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Author Topic: The good morning, good night thread  (Read 702500 times)
Ed
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« Reply #840 on: March 04, 2009, 02:29:00 AM »

I'd say he falls into the 'average but lazy' category, and I can't say much about his current friends' suitability/worthiness, other than they're unremarkable - i.e. AFAIK they don't lead him astray or inspire him to any great degree. He did recently lose his best friend, because his parents relocated, which he took pretty hard, so he's had to make new connections with the kids around him that I'm reluctant to break.

When I was his age I had already moved around from school to school all over the country, and I hated always being the new kid who had to fit in and make new friends. It was hard. I lost all my close friends to another school when I moved up to secondary, and the only kids I knew from my old school were the geeky kids, but I remember it not mattering too much when it came down to it, because within a month or two I had a whole bunch of new friends. It was difficult at the time, and I think it will be miserable for him, but he'll get through it, I suppose.

Thanks for the input smiley
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Planning is an unnatural process - it is much more fun to do something.  The nicest thing about not planning is that failure comes as a complete surprise, rather than being preceded by a period of worry and depression. [Sir John Harvey-Jones]
delph_ambi
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« Reply #841 on: March 04, 2009, 03:51:25 AM »

Second school, without a doubt.

He keeps his mates. That matters. A lot.

It may be a pretty average school, but pretty average schools can turn out exceptional kids. I sent two of mine to the local comp - easy walking distance, bog standard comp, they each won the school cup for highest GCSE results, re-located to a top quality sixth form college after GCSEs, and ended up at good universities doing exactly what they wanted to do. And they kept their friends.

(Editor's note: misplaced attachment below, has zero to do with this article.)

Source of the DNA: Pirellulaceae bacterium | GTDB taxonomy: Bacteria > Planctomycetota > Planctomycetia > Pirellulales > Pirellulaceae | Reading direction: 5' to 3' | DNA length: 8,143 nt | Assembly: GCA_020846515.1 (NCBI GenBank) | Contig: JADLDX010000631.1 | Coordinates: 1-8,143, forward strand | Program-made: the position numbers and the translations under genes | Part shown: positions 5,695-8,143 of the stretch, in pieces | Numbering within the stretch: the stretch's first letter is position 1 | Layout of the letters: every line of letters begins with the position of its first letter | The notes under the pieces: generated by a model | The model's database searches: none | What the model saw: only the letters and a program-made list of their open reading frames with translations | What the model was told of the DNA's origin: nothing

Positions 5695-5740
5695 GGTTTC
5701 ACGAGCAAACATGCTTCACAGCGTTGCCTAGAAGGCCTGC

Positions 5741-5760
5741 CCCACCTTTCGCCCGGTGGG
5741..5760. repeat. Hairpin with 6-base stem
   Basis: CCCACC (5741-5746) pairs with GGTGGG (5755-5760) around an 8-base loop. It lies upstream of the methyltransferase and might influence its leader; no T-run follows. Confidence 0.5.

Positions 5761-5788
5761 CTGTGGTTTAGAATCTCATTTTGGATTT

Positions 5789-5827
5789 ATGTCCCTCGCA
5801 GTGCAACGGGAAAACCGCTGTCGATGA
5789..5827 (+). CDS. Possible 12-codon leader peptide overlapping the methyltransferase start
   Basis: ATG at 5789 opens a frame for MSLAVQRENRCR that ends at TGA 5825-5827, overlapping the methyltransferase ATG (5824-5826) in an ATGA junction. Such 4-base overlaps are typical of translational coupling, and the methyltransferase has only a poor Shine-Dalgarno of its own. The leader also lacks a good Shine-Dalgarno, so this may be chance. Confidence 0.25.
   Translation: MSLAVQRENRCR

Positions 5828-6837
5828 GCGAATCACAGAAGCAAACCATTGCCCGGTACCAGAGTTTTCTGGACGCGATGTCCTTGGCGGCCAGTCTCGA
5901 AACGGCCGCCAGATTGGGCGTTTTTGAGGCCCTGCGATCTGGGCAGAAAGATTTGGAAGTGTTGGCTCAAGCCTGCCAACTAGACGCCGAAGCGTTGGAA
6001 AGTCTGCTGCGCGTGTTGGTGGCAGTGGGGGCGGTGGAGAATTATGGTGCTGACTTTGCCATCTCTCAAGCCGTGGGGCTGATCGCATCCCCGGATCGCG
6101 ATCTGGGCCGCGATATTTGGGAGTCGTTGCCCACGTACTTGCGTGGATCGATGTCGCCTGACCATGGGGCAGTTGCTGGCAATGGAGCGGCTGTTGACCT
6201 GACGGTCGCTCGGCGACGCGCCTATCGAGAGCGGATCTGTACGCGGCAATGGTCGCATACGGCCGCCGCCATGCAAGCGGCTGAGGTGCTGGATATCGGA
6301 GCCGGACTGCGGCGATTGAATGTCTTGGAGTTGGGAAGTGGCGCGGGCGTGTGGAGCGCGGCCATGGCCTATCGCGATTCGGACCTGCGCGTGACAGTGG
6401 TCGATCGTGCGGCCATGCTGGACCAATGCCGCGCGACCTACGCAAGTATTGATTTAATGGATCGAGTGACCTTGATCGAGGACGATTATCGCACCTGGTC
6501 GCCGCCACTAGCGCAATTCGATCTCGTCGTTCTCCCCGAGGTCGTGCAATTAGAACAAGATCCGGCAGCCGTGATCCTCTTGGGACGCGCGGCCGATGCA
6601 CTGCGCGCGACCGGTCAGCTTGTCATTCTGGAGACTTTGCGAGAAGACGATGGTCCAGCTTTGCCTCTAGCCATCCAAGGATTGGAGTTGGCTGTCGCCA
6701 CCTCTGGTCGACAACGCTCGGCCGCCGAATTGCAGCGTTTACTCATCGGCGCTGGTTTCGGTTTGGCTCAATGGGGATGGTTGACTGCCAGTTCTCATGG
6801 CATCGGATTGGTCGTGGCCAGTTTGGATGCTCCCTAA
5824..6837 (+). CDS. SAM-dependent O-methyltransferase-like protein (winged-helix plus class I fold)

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starktheground
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« Reply #842 on: March 05, 2009, 08:24:52 PM »

I'm with Delph. I'm slightly biased, though. I can't stand to see parents who push their kids too hard at everything; it's almost like they're pushing so hard for the future that they don't have time to enjoy the present. I've known kids that are so overwhelmed by their parents' eagerness in their schooling and extracurricular activities that they've seemed to lose a bit of their childhood. It's just my opinion, but as long as my son makes good grades, stays out of trouble and seems to be learning the right morals, I try not to push him too hard. Let him be a kid, and enjoy it!
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Ed
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« Reply #843 on: March 06, 2009, 02:40:50 AM »